Mr. Rosante’s avalanche of instructions and encouragement, all yelled above a hip-hop playlist, are about one part Mister Rogers, five parts rapper — so expletive-filled that exactly one sentence can be printed unedited here: “I’m resisting the urge to tickle some of you right now,” he said, after directing students to lift their arms over their heads.
His class, a Lululemon-free zone, attracts a wider range of body types, and more men, than most group fitness classes.
“The way he pushes you, in 45 minutes I think you get an hour and a half worth of workout,” said Kosta Zenelis, 35, a trader at a hedge fund. Mr. Zenelis said he used to go to group fitness classes once a week only because his girlfriend loves them; he now attends Mr. Rosante’s workout more frequently than she does.
Richard Fleming, a 27-year-old lawyer who also frequents the group cycling gym SoulCycle, savors the People’s Bootcamp atmosphere as much as the sweat. Some clientele at boutique gyms want “the latest ‘it’ or ‘posh’ workout and expect a massage and smoothie after every class or attend only because their favorite celebrity was spotted in class,” he said. “Here, people come to work, to do it at an affordable price, and to be in that positive environment without all the frills that some places use to attract people.”
“It’s refreshing,” he added.
Mr. Fleming also appreciates the lack of hoop-jumping required to secure a spot. “I don’t have to be at my computer exactly at noon on a Monday,” he said, referring to SoulCycle’s booking policy.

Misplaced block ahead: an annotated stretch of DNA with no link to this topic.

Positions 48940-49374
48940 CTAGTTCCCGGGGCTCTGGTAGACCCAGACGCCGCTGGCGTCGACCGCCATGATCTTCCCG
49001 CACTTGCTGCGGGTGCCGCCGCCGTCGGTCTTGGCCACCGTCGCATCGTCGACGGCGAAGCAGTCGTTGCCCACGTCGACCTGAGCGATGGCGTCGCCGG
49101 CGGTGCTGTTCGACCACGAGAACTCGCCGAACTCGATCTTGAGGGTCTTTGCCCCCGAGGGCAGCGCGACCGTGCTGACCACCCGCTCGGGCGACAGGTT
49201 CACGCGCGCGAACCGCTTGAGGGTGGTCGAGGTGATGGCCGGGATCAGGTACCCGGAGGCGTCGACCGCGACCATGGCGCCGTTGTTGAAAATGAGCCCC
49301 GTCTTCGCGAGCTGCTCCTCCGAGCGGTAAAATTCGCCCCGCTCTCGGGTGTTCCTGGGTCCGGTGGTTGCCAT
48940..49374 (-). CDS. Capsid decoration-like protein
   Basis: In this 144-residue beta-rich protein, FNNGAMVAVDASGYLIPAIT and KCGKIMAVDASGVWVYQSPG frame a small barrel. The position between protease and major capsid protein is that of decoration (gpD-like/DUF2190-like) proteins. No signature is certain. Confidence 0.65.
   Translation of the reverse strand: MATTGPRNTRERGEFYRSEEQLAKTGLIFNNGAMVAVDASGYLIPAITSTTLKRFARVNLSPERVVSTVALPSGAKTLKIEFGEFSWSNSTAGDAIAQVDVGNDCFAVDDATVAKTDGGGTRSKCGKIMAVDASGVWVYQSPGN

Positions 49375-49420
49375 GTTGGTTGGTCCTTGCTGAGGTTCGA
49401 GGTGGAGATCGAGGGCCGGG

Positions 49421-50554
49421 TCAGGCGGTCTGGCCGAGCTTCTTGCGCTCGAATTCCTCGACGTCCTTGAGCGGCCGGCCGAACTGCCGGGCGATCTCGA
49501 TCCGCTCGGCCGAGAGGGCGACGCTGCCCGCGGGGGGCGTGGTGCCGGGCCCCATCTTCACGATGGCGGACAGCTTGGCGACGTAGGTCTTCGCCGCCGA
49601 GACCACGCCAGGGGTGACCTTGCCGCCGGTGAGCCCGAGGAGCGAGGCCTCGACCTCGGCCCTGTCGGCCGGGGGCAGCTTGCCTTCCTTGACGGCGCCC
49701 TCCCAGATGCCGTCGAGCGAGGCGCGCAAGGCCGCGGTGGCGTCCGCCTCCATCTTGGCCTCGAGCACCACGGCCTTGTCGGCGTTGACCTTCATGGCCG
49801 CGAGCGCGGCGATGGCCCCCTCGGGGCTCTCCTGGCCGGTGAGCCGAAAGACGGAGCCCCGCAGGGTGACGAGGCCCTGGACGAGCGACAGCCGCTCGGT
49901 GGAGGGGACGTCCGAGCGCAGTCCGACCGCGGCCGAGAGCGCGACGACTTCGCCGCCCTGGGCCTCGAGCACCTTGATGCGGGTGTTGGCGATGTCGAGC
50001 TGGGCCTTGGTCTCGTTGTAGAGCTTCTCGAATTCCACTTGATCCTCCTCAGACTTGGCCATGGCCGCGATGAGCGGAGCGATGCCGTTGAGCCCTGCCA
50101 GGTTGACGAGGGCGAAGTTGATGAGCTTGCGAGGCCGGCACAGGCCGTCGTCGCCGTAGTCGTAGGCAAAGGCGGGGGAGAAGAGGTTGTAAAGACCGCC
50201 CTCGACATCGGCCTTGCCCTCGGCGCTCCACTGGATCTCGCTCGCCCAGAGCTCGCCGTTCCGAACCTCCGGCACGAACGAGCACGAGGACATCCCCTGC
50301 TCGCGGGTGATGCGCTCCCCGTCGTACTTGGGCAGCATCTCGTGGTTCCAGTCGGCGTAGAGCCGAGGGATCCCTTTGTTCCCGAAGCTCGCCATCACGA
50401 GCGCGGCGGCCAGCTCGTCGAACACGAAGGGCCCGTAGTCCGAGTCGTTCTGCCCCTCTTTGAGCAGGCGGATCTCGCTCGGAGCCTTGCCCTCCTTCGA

Mr. Rosante, whose day job is producing reality TV shows like “Hardcore Pawn” and “Ice Road Truckers,” is quick to both bring up and reject the idea that his pay-what-you-can “revolution” (his word) was born of media savvy. “It’s not an angle,” he said. “If I decided to start a boot camp and charge $ 60, I would make it successful. Period. Because that would be my goal. But that’s just not what this is about for me.”
He did not mention that he often adds free classes exclusively for regulars. “Why? Because I love you!” reads an e-mailed invitation to two “extra little sumpin’ sumpin’ ” classes. Work colleagues say that before he started the boot camp, he frequently volunteered to train them free, though Mr. Rosante shrugged off the description, calling the sessions “working out with a friend.” (In Mr. Rosante’s world, everyone is a friend or about to become one.)
“He really embodies what he preaches at the boot camp,” said Samantha Trolice, 23, a colleague who approached him for fitness and health advice after spotting him “making awesomely healthy smoothies every day” and with a bowl of fresh fruit on his desk, the way some people have candy dishes.
After every class, he sends an e-mail with the subject line, “You’re awesome.” It does not ask recipients to sign up for another class or to like him on Facebook. Instead it acknowledges that free hours are scarce. It closes with him saying: “You chose to spend one of them with us last night. Just wanted to say thanks for that.”